DENR Estimates 61 Million Gallons from Duke's Coal Ash Ponds Poured into Cape Fear River
Sixty-one million gallons: that’s the amount of untreated wastewater from coal ash ponds that state regulators estimate poured into a tributary of the Cape Fear River.
State regulators have issued a citation to Duke Energy for violating its wastewater permit in Chatham County.
The Department of Environment and Natural Resources is required to give the nation’s largest electric utility 30 days to respond to the notice of violation.
In the meantime, Cape Fear Riverkeeper Kemp Burdette says he’s worried about the implications.
"There’s been no notification of the towns downstream that get their drinking water from the Cape Fear River – including Wilmington. We are a ways downstream. We are at the other end of the Cape Fear River. But, nonetheless, what goes in the river upstream will make its way downstream… I’m worried about the impact on the environment, on the ecosystem in and around the river."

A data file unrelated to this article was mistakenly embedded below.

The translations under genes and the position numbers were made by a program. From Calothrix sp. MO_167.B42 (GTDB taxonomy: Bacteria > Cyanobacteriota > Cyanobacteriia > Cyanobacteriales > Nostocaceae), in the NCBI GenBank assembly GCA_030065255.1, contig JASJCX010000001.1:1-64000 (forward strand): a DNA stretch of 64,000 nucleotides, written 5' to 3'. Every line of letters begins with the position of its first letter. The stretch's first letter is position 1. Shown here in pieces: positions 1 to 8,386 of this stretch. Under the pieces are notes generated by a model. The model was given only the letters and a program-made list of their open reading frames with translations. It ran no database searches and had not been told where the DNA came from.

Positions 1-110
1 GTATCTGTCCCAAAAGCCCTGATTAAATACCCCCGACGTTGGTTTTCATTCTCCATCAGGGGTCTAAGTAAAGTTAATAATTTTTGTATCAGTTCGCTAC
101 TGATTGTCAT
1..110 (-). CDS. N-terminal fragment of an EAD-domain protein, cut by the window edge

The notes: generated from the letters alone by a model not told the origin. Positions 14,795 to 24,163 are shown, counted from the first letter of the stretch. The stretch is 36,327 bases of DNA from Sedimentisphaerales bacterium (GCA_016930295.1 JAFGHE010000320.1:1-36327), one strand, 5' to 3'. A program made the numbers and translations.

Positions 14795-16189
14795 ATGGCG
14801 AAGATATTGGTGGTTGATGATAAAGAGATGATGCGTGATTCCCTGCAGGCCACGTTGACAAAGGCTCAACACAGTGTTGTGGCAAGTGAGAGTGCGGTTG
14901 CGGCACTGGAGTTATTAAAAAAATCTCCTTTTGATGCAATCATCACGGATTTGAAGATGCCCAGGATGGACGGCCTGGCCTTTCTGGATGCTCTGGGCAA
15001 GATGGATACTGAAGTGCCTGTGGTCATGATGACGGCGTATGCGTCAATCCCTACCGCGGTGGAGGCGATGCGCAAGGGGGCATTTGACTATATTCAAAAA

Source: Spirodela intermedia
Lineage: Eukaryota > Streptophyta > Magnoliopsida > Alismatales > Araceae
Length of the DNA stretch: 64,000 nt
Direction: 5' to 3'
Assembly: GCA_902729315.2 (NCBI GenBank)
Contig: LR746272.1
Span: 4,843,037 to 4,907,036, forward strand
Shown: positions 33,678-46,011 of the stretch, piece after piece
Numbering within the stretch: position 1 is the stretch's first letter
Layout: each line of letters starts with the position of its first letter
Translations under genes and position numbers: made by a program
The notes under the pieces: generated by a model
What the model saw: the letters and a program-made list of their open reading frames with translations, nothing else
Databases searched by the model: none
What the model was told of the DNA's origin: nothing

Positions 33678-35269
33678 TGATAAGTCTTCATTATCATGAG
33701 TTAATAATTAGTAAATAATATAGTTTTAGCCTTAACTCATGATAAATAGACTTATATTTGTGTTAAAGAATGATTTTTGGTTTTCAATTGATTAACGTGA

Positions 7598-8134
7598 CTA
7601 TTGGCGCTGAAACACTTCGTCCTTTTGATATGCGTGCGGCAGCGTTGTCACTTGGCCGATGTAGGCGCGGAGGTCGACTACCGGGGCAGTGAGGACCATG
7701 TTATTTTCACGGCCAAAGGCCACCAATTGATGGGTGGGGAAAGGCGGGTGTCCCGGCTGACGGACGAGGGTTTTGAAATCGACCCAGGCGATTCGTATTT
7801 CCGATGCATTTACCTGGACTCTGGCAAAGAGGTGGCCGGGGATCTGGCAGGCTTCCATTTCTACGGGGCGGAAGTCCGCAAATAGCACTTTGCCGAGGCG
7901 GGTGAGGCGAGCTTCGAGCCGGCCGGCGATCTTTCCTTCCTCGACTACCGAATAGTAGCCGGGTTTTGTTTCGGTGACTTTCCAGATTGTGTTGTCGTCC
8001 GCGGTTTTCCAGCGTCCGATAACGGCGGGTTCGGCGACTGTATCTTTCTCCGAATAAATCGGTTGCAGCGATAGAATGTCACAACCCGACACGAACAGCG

It was aerial photos taken by officials with the Department of Environment and Natural Resources along with a March 11th inspection that alerted regulators to the alleged illegal pumping.
A spokesman for DENR says Duke Energy called the activity routine maintenance. DENR officials, however, say the sheer volume looks more like illegal bypass.
No downstream municipalities have reported problems meeting EPA drinking water standards. However, officials are collecting water samples downstream of the plant. No word yet on what civil penalties could be levied against Duke.
Duke Energy did not return calls for comment by deadline for this story.